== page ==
If you are thinking of filing for bankruptcy due to business-related debts, you might wonder if you could be held personally liable for the debt. The answer is yes, you can – but it depends on the structure of your business.
Business Structures and Personal Debt Liability
If you are the only owner of your business and you have not incorporated or set up a specific business entity, you are called a sole proprietor. If you are a sole proprietor, then you are equally liable for your business debts. Creditors of your business can attempt to collect your personal assets as well as your business assets. This could include your house, your car – whatever they need to pay off your business debts.
If your business is an unincorporated partnership between two or more individuals, your personal liability can vary. In a general partnership, which requires a simple agreement between two or more people to conduct business together, you are still responsible for your business debts. If your business is a limited partnership, where one of the partners holds more authority than the others, the partner with the most responsibility is the one who can lose personal assets if creditors come knocking.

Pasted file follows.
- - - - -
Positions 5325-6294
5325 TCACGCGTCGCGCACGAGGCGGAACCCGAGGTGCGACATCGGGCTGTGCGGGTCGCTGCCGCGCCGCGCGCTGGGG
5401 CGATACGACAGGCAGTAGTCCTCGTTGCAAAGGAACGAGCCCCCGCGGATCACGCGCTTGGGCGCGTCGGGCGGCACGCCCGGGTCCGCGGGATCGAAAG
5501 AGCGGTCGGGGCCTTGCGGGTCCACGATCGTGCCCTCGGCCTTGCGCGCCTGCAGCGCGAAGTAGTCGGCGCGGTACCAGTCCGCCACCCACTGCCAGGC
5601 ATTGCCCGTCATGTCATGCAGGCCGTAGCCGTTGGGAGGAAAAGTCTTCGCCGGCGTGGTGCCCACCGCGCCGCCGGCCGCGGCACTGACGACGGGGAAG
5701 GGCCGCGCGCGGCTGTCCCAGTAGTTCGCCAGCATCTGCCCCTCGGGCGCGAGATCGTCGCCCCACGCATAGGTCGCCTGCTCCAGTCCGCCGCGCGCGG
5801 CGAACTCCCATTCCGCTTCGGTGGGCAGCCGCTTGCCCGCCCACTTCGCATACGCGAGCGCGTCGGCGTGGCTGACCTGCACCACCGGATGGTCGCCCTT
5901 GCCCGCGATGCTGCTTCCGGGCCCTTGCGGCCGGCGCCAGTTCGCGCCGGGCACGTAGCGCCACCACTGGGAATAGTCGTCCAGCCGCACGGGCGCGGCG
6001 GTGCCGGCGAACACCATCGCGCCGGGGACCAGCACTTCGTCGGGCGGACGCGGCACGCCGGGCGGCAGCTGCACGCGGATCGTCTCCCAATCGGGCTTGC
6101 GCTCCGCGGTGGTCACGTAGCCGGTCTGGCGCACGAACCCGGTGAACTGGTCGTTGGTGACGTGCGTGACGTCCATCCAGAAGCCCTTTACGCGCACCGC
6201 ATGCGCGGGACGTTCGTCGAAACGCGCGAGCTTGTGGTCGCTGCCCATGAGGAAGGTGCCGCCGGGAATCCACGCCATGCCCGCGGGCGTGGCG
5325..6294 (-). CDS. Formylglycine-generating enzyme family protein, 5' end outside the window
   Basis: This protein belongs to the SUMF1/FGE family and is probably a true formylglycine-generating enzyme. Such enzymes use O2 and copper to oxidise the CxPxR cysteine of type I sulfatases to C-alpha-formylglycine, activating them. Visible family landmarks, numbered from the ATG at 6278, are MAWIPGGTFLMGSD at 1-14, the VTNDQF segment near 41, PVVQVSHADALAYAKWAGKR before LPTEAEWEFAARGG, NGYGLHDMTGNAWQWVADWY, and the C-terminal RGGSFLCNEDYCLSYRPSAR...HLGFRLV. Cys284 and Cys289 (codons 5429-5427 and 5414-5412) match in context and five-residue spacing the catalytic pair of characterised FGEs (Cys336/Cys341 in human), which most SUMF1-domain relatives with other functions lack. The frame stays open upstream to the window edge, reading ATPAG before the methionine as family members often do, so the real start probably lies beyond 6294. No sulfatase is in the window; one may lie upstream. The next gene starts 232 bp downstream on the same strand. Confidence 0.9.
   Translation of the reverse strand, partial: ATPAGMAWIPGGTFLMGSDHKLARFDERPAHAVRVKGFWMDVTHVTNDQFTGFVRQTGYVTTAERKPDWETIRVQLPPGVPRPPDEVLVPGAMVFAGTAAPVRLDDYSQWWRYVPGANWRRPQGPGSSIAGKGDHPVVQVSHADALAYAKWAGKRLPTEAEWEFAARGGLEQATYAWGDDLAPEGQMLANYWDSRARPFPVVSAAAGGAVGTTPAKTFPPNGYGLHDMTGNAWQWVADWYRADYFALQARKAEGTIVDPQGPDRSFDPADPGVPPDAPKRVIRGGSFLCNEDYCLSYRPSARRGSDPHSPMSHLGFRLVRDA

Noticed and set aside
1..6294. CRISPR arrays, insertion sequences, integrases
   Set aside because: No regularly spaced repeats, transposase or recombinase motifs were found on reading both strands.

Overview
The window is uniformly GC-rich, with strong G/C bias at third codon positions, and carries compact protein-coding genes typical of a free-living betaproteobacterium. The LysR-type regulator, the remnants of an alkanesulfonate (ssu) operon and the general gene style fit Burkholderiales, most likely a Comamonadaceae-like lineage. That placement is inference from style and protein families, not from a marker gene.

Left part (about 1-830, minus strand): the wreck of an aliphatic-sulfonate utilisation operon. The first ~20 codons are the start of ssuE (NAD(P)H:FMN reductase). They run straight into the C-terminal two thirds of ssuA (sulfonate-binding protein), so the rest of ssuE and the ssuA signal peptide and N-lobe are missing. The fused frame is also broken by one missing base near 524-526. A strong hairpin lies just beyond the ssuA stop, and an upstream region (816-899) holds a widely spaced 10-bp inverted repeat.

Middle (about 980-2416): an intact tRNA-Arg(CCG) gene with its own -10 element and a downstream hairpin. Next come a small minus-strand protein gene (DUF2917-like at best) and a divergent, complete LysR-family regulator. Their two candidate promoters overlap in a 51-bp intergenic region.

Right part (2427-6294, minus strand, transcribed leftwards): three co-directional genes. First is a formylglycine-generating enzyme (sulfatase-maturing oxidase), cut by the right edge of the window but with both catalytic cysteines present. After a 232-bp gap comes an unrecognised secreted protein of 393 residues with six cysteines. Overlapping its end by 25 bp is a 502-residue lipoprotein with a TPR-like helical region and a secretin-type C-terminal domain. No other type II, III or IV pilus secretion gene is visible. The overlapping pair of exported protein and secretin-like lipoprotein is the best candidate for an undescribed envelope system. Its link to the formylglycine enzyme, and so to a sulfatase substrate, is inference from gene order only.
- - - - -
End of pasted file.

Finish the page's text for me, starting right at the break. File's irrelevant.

In Washington, D.C., if your business is a limited liability partnership, partners are not personally liable for obligations. However, depending on the terms of the partnership agreement or other agreements, a partner can agree to take personal liability. Additionally, partners may be responsible for their own investments into the partnership.
If you have any questions about the various types of partnerships and whether you might be held liable for business debts, contact a bankruptcy attorney.
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